As San Francisco addresses its housing crisis, one proven strategy demands consideration: increasing the number of units that can be built in a development (i.e. its density) without raising its height. Increasing density adds both market rate and affordable units (since inclusionary units are based on a percentage of the total), and goes beyond the debate over whether San Francisco can “build its way” out of the housing crisis. Increasing density also enables developers to make market rate projects more affordable by building smaller units. This strategy will add thousands of additional units to the Eastern Neighborhoods, so why not extend this formula to other parts of the city? This includes the Outer Richmond, the Outer Sunset and other Westside neighborhoods where politicians promote new housing at their peril but which now must do their share in addressing the city’s housing crisis.

No single strategy can solve San Francisco’s housing crisis. And while stopping Ellis Act evictions is understandably the top priority for the city’s political leaders, other measures should also move forward that help make new housing more affordable.

One proven strategy that avoids the type of political battles over height that occurred over 8 Washington is to allow developers to build more units within the building envelope. This does not mean simply building micro-units often associated with increased density: rather, it means replacing a policy that forces developers to build larger and more expensive units with one that promotes smaller, more affordable units that better respond to actual market demand.

Adding to the total unit count also means increasing the number of inclusionary housing units (affordable units required as a condition of development), since this is based on the percentage of the market units. Increased density also means more customers for neighborhood businesses, increased pedestrian safety, and a more active street life.

Housing on the Westside

If we are serious about pursuing all options for addressing the housing crisis, development on the vast Westside can no longer remain off the table.

In 35 years of engagement with San Francisco politics I do not recall any serious effort to promote housing development in this part of the city. If people think building housing on the waterfront is the “third rail” of San Francisco politics, that's nothing compared to trying to increase the number of housing units it San Francisco’s extremely low-density Westside neighborhoods (the outer Sunset, outer Richmond etc).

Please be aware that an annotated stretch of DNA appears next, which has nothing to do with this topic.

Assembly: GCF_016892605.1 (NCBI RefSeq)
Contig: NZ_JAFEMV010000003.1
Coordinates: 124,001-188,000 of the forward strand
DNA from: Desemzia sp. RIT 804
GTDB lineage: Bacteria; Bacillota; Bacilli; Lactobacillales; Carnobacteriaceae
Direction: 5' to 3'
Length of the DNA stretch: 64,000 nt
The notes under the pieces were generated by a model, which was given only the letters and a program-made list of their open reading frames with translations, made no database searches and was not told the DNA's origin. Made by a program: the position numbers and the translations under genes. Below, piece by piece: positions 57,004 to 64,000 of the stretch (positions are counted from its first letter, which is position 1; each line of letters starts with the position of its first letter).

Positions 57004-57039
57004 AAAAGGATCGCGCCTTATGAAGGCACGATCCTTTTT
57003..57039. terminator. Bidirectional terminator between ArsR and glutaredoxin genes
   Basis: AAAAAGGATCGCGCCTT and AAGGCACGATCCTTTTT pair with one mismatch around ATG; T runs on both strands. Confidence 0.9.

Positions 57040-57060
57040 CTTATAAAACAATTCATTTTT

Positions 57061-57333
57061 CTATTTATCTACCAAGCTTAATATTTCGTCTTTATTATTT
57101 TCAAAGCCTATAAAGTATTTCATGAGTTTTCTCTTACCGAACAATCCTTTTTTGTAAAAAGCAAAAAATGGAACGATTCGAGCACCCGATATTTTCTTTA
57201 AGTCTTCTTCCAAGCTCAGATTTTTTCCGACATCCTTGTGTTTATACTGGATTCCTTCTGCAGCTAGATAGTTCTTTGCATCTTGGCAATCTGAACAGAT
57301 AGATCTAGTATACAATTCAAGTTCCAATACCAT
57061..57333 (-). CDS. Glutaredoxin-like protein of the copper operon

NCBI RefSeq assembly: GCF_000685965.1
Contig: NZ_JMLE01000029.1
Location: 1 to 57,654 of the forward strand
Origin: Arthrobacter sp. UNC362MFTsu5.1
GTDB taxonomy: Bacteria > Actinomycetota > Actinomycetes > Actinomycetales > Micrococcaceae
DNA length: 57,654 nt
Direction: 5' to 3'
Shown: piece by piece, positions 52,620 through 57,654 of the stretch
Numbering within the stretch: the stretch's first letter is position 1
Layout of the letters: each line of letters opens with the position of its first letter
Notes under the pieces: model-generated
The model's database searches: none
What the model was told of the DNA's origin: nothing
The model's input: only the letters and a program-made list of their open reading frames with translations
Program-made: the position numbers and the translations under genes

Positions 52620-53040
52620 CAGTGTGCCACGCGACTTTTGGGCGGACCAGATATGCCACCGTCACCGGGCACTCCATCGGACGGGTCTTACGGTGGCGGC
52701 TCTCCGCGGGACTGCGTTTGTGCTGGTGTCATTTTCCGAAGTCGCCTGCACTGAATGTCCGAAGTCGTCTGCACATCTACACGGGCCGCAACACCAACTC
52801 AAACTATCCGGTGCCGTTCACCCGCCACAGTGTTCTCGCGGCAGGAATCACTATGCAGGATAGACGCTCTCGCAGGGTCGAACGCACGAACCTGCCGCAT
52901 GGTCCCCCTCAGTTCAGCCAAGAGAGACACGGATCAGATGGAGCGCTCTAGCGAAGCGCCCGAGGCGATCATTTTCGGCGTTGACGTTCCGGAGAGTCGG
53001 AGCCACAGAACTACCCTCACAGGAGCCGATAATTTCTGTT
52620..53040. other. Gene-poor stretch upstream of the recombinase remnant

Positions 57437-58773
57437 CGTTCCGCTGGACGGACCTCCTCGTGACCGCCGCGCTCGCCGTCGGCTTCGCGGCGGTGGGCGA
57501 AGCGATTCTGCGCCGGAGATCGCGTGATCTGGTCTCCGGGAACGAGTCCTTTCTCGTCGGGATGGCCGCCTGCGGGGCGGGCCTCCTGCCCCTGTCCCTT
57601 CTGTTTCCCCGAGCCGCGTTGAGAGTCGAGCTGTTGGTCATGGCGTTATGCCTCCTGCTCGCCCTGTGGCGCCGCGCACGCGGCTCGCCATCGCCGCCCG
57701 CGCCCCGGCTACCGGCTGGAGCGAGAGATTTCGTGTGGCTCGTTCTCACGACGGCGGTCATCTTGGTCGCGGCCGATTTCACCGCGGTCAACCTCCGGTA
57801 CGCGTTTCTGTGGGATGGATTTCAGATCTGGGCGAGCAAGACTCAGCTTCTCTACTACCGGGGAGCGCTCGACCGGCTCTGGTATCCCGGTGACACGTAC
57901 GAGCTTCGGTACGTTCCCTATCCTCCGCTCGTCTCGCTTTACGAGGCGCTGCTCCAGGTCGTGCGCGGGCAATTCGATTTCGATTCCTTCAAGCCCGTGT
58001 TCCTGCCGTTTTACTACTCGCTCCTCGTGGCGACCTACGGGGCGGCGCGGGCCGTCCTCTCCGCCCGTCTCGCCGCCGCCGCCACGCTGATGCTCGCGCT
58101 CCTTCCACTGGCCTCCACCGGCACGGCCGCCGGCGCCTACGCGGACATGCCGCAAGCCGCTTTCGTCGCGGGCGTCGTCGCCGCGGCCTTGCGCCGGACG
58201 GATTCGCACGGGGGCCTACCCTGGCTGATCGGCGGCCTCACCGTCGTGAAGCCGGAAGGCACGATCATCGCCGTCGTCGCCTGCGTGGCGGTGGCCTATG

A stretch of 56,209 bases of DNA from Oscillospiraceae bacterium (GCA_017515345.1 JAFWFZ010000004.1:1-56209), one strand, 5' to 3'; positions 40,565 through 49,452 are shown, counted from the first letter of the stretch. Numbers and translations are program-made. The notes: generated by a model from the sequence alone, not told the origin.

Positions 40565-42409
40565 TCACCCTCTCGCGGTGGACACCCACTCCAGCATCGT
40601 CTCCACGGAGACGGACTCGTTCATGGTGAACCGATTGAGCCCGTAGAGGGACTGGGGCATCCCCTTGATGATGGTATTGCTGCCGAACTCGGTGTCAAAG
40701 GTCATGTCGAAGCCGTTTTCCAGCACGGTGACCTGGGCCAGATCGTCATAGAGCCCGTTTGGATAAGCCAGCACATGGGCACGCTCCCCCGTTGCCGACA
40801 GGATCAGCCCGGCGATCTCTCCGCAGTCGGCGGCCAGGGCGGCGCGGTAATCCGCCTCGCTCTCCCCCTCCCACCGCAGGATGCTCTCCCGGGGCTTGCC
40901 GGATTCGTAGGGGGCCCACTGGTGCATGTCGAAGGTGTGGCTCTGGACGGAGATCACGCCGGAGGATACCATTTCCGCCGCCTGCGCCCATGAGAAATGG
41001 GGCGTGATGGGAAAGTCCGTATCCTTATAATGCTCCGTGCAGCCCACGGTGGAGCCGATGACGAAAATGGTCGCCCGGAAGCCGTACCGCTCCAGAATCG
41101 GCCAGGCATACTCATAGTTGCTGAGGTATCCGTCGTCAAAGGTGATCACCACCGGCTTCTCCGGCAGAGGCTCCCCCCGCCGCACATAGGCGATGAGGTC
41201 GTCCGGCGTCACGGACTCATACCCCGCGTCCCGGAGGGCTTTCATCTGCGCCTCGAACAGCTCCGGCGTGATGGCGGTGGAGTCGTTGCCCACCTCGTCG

Historically, Westside activists have been so anti-housing that they have even opposed incentives for building new in-law apartments. And this is true despite the presence of large apartment buildings in the Westside, so that newly built similar structures of that size would fit the neighborhood’s character.

Because development on the Westside has been politically off-limits, San Francisco must cram all of its housing in SOMA, the Mission, Downtown, and in the broader Eastern Neighborhoods. This leads to divisive fights over height, transit impacts and gentrification in these areas while vast stretches of the city are allowed to avoid any responsibility for new housing altogether.

One reason it is not cost effective to build in the Westside is its archaic density restrictions that artificially limit the number of units in a project. But such strict density restrictions make no sense in today’s San Francisco, and the city can no longer afford them.

Although Westside voters tend to be more supportive of development and economic growth in other parts of the city, their own neighborhoods do not reflect these sentiments. We hear a lot about parents across the city worrying that their adult kids are being priced out of San Francisco, but preventing new housing on the Westside takes a key strategy for addressing this concern off the table.

If San Francisco is really serious about housing middle-class families, then increasing housing density must be part of the solution. And the under-developed Westside cannot be excluded from doing its share.

Randy Shaw is Editor of Beyond Chron. His new book is The Activist’s Handbook, Second Edition: Winning Social Change in the 21st Century,